HAVING ploughed a lonely and ultimately fruitless furrow up front for Scotland through six failed attempts to reach the finals of a major championship, Kenny Miller has already resigned himself to what will happen in the first campaign following his international retirement.
“Don’t even say it,” he smiled, when the subject was raised. “It’s Sod’s Law that Scotland will get to Euro 2016. I might try and make a comeback if they do! Seriously, it’s one of those things that’s just written in the stars.
“There are going to be more teams making it to those finals and I hope it happens for Scotland. It would be great to see the team back in a major finals and I’d just have to go along with the Tartan Army to support them.”
Miller, whose international career began at schoolboy level, was speaking at Bishopbriggs Academy, current holders of the Scottish Schools’ Football Association’s under-18 shield, to launch TSB’s sponsorship of the SSFA.
Currently back in Scotland while he recovers from knee surgery, the Vancouver Whitecaps striker insists he has no regrets about his decision to stand down from Scotland duty after scoring his 18th goal for his country in his 69th appearance when they lost 3-2 to England at Wembley in August.
Miller is confident a revival in fortunes will be maintained by Gordon Strachan but does not anticipate offering his services to the Scotland manager again, even if he does return to play in British football next year.
“No, I don’t think so,” added Miller. “The main reasons I made the decision would still be there. By the time the next major finals come around in 2016 I’m going to be 36-and-a-half-years-old. Listen, I feel at the moment I could still play and I could still do a job for Scotland. But factoring in where I’m playing and when the next finals are going to be, I thought it was time.
“I have missed it, but whether it was the right or wrong decision doesn’t matter now. It felt right at the time and with the campaign being at the stage it was, I was wondering if I was going to take a spot in the squad off somebody else who could maybe help us in the next round of qualifiers.
“When I eventually spoke to Gordon, it was a phone call I didn’t want to make. It was the night before a squad was to be named. It was a decision I didn’t really want to make but the campaign was all but over and I was playing across in the MLS – it was just getting a bit much to do that flight all the time.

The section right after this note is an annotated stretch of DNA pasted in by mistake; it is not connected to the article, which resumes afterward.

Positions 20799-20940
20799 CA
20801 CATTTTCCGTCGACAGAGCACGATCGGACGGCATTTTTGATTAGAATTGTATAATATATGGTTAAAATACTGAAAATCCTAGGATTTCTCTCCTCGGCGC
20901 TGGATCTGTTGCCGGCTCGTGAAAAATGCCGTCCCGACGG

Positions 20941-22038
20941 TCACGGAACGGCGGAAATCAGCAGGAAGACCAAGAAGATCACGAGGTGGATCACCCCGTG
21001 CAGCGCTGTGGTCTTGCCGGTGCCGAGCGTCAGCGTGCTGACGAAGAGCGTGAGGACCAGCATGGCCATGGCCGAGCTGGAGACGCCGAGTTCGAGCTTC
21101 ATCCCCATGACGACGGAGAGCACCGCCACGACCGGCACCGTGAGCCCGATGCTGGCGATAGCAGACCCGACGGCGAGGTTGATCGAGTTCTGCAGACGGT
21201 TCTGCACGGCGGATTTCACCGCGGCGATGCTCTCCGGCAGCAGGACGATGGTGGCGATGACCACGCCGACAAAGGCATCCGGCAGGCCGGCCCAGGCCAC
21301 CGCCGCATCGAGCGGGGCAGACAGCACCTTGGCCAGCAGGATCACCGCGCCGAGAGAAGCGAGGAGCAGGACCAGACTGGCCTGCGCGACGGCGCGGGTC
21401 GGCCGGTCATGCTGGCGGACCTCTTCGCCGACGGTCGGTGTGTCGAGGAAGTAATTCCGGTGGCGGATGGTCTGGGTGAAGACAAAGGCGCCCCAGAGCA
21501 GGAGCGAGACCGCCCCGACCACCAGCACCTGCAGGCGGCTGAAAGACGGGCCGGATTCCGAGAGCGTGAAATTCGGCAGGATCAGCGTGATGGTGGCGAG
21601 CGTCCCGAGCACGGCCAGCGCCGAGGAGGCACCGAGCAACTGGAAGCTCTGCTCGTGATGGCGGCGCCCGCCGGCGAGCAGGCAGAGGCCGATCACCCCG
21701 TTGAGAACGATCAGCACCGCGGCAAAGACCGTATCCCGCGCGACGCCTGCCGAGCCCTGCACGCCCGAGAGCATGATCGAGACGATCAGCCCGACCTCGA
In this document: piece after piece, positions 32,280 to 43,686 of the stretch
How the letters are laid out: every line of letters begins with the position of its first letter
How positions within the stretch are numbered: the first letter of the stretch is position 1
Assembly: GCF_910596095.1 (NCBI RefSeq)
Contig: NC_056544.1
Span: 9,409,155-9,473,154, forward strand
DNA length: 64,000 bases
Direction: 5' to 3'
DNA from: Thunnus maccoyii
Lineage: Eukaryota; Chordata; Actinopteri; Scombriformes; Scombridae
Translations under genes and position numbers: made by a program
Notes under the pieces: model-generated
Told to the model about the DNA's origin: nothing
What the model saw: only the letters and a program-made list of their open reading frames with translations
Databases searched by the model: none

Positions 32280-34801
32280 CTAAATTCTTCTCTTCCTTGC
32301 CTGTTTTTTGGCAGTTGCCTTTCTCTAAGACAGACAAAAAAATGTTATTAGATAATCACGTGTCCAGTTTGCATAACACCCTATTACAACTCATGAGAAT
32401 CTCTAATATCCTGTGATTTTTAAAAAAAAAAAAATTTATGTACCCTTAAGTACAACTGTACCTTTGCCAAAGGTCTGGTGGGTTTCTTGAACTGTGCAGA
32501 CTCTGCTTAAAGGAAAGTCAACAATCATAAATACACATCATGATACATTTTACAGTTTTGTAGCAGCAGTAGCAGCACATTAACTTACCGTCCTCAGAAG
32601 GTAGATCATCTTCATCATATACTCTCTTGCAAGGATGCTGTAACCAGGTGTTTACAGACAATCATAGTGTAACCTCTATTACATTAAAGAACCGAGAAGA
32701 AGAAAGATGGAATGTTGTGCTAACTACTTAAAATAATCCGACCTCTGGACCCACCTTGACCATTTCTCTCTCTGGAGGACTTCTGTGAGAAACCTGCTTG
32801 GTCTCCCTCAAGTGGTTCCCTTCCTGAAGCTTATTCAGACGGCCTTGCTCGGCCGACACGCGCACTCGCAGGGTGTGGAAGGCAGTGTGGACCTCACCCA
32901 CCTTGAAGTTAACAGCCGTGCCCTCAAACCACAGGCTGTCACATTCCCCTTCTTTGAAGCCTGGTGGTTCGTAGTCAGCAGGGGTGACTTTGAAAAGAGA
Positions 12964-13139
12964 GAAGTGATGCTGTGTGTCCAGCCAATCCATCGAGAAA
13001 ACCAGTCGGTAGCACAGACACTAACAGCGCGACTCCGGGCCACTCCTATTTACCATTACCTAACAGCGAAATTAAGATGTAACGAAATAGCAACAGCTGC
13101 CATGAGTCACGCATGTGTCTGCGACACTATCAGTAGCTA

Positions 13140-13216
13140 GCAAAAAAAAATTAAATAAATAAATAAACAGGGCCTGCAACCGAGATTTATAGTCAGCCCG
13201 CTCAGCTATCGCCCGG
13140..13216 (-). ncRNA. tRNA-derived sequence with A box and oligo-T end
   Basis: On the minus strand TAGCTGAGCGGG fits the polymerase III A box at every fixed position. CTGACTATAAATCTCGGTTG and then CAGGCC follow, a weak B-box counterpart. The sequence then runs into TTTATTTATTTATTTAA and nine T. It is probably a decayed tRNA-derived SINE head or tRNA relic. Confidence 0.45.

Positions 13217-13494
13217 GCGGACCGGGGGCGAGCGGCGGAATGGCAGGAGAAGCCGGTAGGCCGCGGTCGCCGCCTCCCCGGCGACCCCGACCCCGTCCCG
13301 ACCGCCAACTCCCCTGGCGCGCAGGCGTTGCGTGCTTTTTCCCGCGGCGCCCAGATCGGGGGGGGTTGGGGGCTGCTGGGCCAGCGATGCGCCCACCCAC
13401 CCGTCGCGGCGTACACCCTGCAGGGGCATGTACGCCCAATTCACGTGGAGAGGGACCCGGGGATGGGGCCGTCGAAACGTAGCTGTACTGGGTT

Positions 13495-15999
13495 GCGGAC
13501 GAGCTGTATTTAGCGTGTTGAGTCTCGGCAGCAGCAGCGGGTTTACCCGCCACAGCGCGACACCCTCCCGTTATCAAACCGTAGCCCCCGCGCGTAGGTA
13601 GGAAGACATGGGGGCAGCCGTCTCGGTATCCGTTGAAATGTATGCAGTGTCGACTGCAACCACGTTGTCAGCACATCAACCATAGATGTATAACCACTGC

“The strikers who have played since I left have done well. Steven Fletcher is back and it’s no secret he will be Gordon’s number one striker. Steven Naismith’s done a great job to give the manager food for thought, Kris Boyd is back scoring goals, Ross McCormack is flying at Leeds and Jordan Rhodes has been unfortunate to pull out the last few squads injured. So there are plenty of lads capable of taking the nation forward towards 2016.
“The boys under Gordon have shown in recent games they are capable of competing with the best teams around. Gordon is not a complicated guy. He comes in and tells you what he wants. He says, ‘This is how I want you to play, I need you to go out and do it’. As long as you’re giving 100 per cent, he’s not going to jump on you if you have a bad day. But, if you’re not pulling your weight or doing your bit for your team-mates, then he will jump on it.
“The lads have responded great to him. I was in a couple of squads there under Gordon and he just puts his points across so well. Walter Smith had the same effect when he came in after a pretty disastrous campaign. Overnight, we seemed to get better performances and results. Gordon has had the same effect. He’s put his stamp on the team, each individual knows his job down to a T.
“The manager can only do so much. He can put a team and a shape in place, but it’s up to the players to perform and they have done that under Gordon. There are people who get that respect just walking into a dressing room. Gordon has got that. He commands it for what he’s done as a player and a manager.
“A couple of good results can bring confidence and I still say we have some fantastic players. It’s not as bleak as it’s been made out. We never played great in Norway, I know Gordon wasn’t too happy with the performance, but to play poorly and win over there is a good sign for me.”
Miller, meanwhile, does not expect Scotland captain Scott Brown to curb the petulant streak which saw him fortunate to escape a red card for kicking out at Norway defender Vergard Forren on Tuesday in the same manner which earned him a three-match Champions League ban for his clash with Barcelona forward Neymar.
“Scott is what he is, but it’s not pre-meditated,” said Miller. “In the moment, he does silly things sometimes. We’d prefer not to see him do it, because Celtic and Scotland need him on the park, but you can’t take that edge out of his game.”